The Texas
Posted by: Groundspeak Premium Member ChapterhouseInc
N 33° 44.052 W 084° 22.301
16S E 743505 N 3735788
Quick Description: Part of the Great Locomotive Chase with the General during the Battle of Atlanta in the Civil War. Housed in the Atlanta Cyclorama museum, Grant Park - Atlanta.
Location: Georgia, United States
Date Posted: 2/15/2007 4:45:43 PM
Waymark Code: WM17W9
Published By: Groundspeak Premium Member TheBeanTeam
Views: 94

Long Description:
The Texas is a type 4-4-0 steam locomotive that played an important role in the Great Locomotive Chase during the American Civil War. The locomotive is preserved at the Atlanta Cyclorama building within Grant Park in Atlanta, Georgia. The Texas is listed in the National Register of Historic Places.
Built at a cost to its owners of $9,050 in 1856 by Danforth, Cooke and Company in Paterson, New Jersey, the Texas provided freight and passenger service between Atlanta, and Dalton, Georgia, before the Civil War on the Western and Atlantic Railroad (Antebellum trains were generally known by names, not numbers.)

During early part of the Civil War, the locomotive was used primarily to haul local freight and cargo without any major incident. However, on April 12, 1862, the Texas, pulling a load of 21 cars from Dalton southbound towards Atlanta, was commandeered by William Allen Fuller to chase down spies led by James J. Andrews during the "Great Locomotive Chase." Steaming in reverse after jettisoning the railcars, the Texas pursued the fleeing General over 50 miles to Ringgold, Georgia, where the raiders abandoned their stolen train two miles north of that town and fled. The Texas's engineer, Peter Bracken, towed the abandoned General back to Adairsville, Georgia, and then picked up his 21 cars and steamed into Atlanta, well behind schedule, but with a good reason.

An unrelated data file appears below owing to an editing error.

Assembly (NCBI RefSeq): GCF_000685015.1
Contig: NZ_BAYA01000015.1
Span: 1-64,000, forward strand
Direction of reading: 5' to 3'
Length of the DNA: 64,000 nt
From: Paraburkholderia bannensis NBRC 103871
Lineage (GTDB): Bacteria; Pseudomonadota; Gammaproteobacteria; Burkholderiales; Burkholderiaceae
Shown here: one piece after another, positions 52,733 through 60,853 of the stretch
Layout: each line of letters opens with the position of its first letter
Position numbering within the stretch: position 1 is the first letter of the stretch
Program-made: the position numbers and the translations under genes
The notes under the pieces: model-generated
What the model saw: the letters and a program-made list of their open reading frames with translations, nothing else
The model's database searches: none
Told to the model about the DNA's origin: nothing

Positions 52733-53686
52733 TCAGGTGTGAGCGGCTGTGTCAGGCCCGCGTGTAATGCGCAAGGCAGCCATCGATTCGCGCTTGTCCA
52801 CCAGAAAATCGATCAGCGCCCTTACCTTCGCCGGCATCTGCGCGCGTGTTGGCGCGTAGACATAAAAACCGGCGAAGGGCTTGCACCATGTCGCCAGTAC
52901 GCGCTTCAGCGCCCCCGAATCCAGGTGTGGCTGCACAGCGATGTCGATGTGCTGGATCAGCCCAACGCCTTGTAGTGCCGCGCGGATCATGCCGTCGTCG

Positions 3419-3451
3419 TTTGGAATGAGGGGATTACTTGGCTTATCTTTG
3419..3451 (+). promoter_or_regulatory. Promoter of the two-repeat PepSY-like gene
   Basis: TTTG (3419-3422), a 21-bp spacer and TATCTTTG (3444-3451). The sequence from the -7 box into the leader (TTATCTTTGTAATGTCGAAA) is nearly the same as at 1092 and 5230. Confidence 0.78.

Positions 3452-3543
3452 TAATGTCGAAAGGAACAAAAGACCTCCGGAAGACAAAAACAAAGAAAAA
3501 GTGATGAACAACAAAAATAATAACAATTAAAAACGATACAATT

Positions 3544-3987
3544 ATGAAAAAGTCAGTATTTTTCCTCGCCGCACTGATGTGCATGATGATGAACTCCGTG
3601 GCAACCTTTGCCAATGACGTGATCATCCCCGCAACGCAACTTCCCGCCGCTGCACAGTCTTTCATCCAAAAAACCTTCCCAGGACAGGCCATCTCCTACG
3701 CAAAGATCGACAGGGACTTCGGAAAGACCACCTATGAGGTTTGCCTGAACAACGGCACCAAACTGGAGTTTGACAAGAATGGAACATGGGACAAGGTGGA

The Texas and nine boxcars were loaned to the East Tennessee & Virginia Railroad to haul salt and cargo from the mines at Saltville, Virginia, from 1863 through the end of the war.

Moved back to Georgia following the war, the Texas again served the W&ARR during the postbellum Reconstruction era. The locomotive was renumbered and renamed as the Cincinnati in 1880. It remained in service until 1903.

A campaign was successfully mounted to raise funds to preserve the old locomotive, which was deteriorating in a side yard in Atlanta. It was taken to Grant Park in 1911 and saved from the scrap pile, but was not moved indoors until 1927 when the Cyclorama building was erected, where it was stored in the basement. In 1936, Atlanta historian Wilbur G. Kurtz led efforts to restore the Texas to its wartime appearance and numbering. In 1981, it was moved upstairs to a new public viewing platform after the expansion and modernization of the Cyclorama building.

Locomotive Type: (required): Steam

Do you need to pay an entrance fee to view this locomotive? (required): Yes

If a fee is required what is the approximate cost for admittance? (optional):

How accessible is this locomotive display? (Required): Display is behind a fence, access is limited to viewing only.

If "other" what is the engine type? (optional): Not listed

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xptwo visited The Texas 3/15/2013 xptwo visited it
Blue Man visited The Texas 4/16/2012 Blue Man visited it
Lat34North visited The Texas 8/1/2007 Lat34North visited it
ChapterhouseInc visited The Texas 2/10/2007 ChapterhouseInc visited it

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